Peace Corps Volunteer Service as a 50-Year-Old: Seeking Dragons and Drinking Tea to Partner in Combating Racial Stereotypes
I turned 50-years-old at the 12-month mark of my 27 months of service as a Peace Corps Volunteer in Cambodia. Full of curiosity about this culture I knew little to nothing about when I was accepted to serve, I was quickly enchanted by the leftover vestiges of colonization and the omni-presence of dragons in Khmer architecture, whether is small rural villages or the King’s Palace gardens. I grew to gain comfort from dragons - this symbol of power and protection that allows maintenance of treasures. It became and remains a metaphor for the power of commitment to the hard work of reaching across difference to be of service to the priorities of the other, rather than my own…on their terms, rather than my own. And how the treasure of one’s own identity and sense of self-worth is strengthened in this releasing of ownership of the how of the service effort. “You’re never too old to learn,” is an understatement. Learning what I had practiced as a Clinical Psychiatric Social Worker and what I had taught as a Professor in the UT Austin School of Social Work, was actualized through both my Peace Corps Volunteer service and my subsequent work as a Peace Corps Country Director in Mongolia and Kosovo. Realizing that when I stopped blaming others for negative stereotypes held about Black people like me, I started more effectively engaging across our differences to combat those stereotypes and build the bridges necessary to make change happen.
In June 2020, Dr. Darlene Grant joined the Peace Corps Head Quarters Director’s Office as Senior Advisor. From June 2022 to February 2023, she left her office in Washington, DC for Ha Noi, Viet Nam to lead, as senior advisor, in this newest (143rd) Peace Corps program. The program welcomed its first group of volunteers in October 2023. Dr. Grant served as Peace Corps Country Director in Kosovo from 2015 to 2019, and as Country Director in Mongolia from 2012 to 2015. From 2009-2011, she took a leave of absence from her tenured faculty position to serve in Cambodia’s 3rd Peace Corps Volunteer cohort as a TEFL English Teacher and Teacher Trainer. After 10-years of social work practice in domestic violence shelters, drug rehab, and adolescent and adult psychiatric hospital facilities, Dr. Grant worked for 18-years as a professor of Social Work at the University of Texas at Austin. There she also served for five years as Associate Dean in the Office of Graduate Studies, overseeing university-wide recruitment for over 200 graduate degree programs. In this position she managed a multi-million-dollar fellowship program, mandated with increasing the racial, ethnic, and socioeconomic diversity in graduate degree programs. Dr. Grant taught graduate and undergraduate courses in social justice, clinical practice, research methodology, working with women with addiction and criminal justice involvement and at-risk youth. She has authored dozens of journal articles and book chapters. Dr. Grant was named 2006 Social Worker of the Year by the National Association of Social Workers.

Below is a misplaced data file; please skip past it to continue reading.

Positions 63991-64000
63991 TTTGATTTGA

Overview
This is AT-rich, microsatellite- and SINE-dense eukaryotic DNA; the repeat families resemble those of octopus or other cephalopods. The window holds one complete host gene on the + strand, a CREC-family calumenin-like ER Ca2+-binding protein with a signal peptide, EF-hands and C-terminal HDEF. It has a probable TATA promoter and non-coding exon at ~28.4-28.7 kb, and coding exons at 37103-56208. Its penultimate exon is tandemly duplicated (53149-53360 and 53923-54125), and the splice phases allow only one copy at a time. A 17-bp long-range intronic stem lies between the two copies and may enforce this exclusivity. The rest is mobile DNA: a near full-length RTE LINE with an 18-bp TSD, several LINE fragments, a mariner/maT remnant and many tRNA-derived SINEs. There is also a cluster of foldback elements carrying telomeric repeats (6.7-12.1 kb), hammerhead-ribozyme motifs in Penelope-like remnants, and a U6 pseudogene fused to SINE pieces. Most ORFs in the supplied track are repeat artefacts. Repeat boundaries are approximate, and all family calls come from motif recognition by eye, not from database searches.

WE WERE EVER HERE: CHINESE EXCHANGE STUDENTS IN IOWA, 1909-1937 我们曾在此：中国留学生在爱荷华的早期历史 (1909-1937)
It is rarely known that Chinese students have long had a significant presence in institutions of higher learning in Iowa. As early as 1909, at least one Chinese enrolled at the University of Iowa. Following this forerunner, a significant number of Chinese students were enrolled in higher educational institutions in Iowa. Between 1909 and 1937, a large number of Chinese students sailed to America to study in Iowa. Based on local newspapers and college yearbooks written in English, this essay casts light on these early Chinese students' transnational experiences in Iowa.